The Lenten resolutions, fasting and such
Tuesday is the last day when you can be a glutton, which is one of the seven deadly sins, as I have learned in a recent therapeutic meeting and from Brad Pitt’s movie, “Se7en.” That is if you are a catholic. And even if you are not, the start of Lent on March 1st, known as Ash Wednesday, can become your six-week diet program, depending on the interpretation of Lent.
That way, you can fit into that nice spring white or green Easter dress.
The newspaper take on Lent, what do you give up?
“What are you going to give up for Lent?” was the standby question at the newspapers and out on the streets with the feature, “Man on the Street” before the multi-media journalism take-over.
Whoever was assigned to do this, would usually stand by the US Post Office to catch innocent users and fry them with the question of the week, and a mandatory head shot.
“Oh, I hate my photo taken,” was the common reply, and after a while. “Oh,oh. I usually give up coffee.”
And that was a standard lie, one of the seven deadly sins.
The social media have made this obnoxious “Man on the Street” feature obsolete, and substituted it with voluntary selfies and profile pics. Now, you can freely render your opinion on any platform from twitter to reddit, all the way to the new planetary system of Trappist 1.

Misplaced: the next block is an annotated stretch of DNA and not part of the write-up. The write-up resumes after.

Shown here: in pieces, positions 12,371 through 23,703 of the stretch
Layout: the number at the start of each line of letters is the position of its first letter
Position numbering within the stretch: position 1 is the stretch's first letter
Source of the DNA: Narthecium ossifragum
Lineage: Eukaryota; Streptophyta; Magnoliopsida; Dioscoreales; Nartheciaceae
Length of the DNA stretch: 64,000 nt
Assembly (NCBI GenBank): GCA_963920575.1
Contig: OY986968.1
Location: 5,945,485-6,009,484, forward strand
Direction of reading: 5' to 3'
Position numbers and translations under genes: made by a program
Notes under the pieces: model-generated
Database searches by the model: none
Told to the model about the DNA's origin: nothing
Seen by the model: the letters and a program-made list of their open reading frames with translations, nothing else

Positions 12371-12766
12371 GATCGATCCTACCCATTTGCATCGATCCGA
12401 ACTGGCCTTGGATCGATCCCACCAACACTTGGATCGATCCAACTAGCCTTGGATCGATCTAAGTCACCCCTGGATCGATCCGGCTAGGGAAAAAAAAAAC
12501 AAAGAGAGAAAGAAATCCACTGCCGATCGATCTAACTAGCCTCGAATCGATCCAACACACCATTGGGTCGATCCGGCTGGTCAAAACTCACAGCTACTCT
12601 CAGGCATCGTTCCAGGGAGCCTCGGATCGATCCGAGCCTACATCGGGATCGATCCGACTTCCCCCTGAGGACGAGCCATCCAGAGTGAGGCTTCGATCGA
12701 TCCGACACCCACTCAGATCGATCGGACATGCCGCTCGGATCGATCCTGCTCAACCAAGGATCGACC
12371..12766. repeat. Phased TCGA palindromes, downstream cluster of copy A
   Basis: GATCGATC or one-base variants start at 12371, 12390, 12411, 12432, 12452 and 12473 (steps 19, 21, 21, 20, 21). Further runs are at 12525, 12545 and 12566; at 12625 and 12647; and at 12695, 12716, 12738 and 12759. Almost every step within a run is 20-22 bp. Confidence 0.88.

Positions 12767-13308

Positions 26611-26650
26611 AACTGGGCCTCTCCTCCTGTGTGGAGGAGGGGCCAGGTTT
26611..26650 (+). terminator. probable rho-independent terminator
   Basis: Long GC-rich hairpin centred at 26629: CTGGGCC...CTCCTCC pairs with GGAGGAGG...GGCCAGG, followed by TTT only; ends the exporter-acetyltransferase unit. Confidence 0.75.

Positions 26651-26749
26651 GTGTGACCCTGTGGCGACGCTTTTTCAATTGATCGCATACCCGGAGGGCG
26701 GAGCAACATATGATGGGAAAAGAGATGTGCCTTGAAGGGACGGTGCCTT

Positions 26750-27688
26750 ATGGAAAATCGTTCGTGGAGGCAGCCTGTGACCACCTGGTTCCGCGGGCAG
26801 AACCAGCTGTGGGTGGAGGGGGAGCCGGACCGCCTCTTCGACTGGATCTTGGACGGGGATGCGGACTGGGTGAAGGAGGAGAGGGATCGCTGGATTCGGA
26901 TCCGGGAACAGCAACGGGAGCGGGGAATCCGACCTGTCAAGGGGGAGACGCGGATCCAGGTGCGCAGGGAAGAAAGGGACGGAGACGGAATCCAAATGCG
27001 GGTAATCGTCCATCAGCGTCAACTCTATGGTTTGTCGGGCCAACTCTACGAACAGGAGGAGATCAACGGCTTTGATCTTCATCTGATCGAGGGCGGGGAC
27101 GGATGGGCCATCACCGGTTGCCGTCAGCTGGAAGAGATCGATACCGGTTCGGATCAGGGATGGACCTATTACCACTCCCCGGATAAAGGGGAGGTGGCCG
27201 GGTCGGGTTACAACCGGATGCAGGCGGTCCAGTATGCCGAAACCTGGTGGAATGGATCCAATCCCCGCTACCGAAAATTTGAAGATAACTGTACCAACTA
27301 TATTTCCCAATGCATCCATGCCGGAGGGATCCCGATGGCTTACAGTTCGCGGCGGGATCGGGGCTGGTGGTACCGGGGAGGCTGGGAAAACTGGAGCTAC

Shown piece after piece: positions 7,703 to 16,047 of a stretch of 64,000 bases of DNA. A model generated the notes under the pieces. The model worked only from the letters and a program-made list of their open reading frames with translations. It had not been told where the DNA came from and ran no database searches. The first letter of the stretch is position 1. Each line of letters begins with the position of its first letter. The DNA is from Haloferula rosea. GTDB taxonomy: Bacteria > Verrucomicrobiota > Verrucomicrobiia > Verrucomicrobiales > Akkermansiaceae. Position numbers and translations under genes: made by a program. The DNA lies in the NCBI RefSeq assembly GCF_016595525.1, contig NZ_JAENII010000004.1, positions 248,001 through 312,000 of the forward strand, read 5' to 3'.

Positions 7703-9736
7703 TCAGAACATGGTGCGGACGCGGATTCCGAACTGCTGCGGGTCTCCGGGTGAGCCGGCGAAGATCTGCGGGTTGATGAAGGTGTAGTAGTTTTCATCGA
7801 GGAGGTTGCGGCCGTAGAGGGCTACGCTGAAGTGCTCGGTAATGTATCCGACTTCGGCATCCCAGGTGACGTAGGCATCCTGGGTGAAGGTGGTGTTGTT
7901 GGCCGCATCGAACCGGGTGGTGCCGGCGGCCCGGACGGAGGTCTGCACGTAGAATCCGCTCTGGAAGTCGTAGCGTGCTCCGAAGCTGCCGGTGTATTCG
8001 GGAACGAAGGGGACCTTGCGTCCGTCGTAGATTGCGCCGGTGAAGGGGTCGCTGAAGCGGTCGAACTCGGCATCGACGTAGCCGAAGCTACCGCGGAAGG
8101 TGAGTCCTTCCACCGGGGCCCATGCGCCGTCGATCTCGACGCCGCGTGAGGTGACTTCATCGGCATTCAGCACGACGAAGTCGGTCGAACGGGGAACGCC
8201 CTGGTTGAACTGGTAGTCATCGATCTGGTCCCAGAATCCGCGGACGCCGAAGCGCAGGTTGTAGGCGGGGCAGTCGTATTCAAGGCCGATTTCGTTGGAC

“Hey, I love Mardi Gras, I can finally be myself,” posted XOXOX with the profile pic of a cat.
At one point, I modified the newspaper question along with some other fine writers to, “What are we going to take on that we haven’t done before?”
The Paczki take on Mardi Gras
My American outtake on Mardi Gras is that I go either to the local Meijer store or to the Honey Creek Grist Mill and buy me some greasy Paczki (Polish donuts) and forget about all my diets and resolutions.
I could also go to the Franciscan Sisters Life Process Center and learn how to bake the paczkis, in case I want to impress.
Lowell, MI- It’s 5:53 a.m. EST on a regular Thursday morning. Husband Ludek just left for work coughing, and I am recovering from a bout of cold that kept me inside yesterday. It’s still dark outside, and I light some candles, so I can meditate before writing with a cup of coffee, and a cup of nettle tea.
But, something else kept me indoors yesterday, as well as in my own shell. I was dealing with a red fury, called anger that topped off with an apple that my husband didn’t take to work with him. I always get an apple ready for him thinking about his health in the morning.
When the apple was still there yesterday, I thought he was angry at me.